The LED light bulbs in Terminal B at Newark Liberty International Airport are spying on you. Yes, the light bulbs.
Whether or not you pay any attention to the lighting overhead, the lighting may be paying close attention to you.
There are cases when a LED light can spy by covertly listening and then send that audio over 300 meters away to the eavesdropper. But this time, it is the LED fixtures that are the "backbone" of a new surveillance system scrutinizing and recording us. The New York Times reported that 171 LED fixtures inside Terminal B at Newark Liberty International Airport are "watching" us.
Using an array of sensors and eight video cameras around the terminal, the light fixtures are part of a new wireless network that collects and feeds data into software that can spot long lines, recognize license plates and even identify suspicious activity, sending alerts to the appropriate staff.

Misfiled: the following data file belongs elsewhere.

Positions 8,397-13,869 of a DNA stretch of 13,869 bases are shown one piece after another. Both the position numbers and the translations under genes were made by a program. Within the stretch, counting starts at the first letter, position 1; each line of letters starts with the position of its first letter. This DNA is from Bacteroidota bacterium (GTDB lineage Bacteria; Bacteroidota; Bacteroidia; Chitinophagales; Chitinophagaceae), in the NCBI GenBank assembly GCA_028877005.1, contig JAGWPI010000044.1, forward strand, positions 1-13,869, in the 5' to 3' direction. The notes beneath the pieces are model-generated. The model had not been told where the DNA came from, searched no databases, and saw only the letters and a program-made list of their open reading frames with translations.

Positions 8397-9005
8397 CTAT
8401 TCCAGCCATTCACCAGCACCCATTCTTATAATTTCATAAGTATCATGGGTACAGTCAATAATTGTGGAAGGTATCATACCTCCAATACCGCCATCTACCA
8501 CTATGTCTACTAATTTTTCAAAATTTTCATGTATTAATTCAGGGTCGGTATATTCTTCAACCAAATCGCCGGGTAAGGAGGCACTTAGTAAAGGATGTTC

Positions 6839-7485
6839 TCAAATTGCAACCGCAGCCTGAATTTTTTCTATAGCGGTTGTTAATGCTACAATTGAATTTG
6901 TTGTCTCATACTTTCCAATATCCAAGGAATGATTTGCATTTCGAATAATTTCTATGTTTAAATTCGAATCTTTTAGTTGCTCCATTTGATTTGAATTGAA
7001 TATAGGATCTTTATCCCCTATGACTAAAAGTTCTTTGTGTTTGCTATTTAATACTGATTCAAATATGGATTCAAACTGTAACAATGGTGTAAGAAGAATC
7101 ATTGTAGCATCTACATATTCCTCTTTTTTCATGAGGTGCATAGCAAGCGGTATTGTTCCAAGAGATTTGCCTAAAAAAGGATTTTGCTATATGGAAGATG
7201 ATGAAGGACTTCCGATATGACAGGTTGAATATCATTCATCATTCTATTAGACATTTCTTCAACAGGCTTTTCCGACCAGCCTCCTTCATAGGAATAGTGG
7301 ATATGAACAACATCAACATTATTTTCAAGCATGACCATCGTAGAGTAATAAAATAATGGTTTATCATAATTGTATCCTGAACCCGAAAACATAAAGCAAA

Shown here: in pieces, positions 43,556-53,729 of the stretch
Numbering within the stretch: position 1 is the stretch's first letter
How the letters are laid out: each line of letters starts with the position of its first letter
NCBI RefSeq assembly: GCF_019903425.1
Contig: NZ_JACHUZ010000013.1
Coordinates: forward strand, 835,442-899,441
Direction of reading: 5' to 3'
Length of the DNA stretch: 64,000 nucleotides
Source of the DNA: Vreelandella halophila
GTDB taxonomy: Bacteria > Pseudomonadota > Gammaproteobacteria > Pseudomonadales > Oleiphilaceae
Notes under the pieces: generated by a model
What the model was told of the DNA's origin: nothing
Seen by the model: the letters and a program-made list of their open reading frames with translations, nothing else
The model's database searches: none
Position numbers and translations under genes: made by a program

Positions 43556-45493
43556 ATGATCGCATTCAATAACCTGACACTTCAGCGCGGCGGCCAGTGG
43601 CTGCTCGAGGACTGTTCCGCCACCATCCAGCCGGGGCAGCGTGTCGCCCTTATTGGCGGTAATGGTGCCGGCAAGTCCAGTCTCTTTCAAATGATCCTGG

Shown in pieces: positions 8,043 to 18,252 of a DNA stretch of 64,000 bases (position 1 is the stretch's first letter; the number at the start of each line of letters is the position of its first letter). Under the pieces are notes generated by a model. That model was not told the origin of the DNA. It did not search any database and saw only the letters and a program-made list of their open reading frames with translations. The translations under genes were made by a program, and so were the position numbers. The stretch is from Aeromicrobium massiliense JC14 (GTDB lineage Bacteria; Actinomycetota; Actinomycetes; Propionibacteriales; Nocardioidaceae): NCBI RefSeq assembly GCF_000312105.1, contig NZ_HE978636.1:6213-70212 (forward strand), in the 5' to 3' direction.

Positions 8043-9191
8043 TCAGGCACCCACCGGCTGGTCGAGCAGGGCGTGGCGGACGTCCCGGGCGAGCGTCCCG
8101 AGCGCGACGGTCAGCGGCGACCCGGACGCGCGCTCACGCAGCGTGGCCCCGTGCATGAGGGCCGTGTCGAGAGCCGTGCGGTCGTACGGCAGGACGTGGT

It's not the "green" side of saving energy by automatically turning the lights off and on that has the Port Authority of New York and New Jersey excited and "already talking about expanding it to other terminals and buildings." Instead, the excitement comes from the mountains of data captured by sensors and analyzed by software about "the habits of ordinary citizens."
As LED lighting becomes more ubiquitous, so does the government's capability for surveillance. And because they're programmable, the spy technology is built-in to every Philips Hue bulb ever manufactured.
This is why we can't have incandescent light bulbs. "Saving energy" is just a distraction. The capability to spy on us and mine all that data is the Real Prize.
Let's get real. The light fixtures and LEDs at Newark Airport are not about saving energy … it's about watching us, analyzing data about us and storing it for who knows how long. As Justin Brookman from the Center for Democracy and Technology told the Times, "There are some people in the commercial space who say, 'Oh, big data — well, let's collect everything, keep it around forever, we'll pay for somebody to think about security later.'"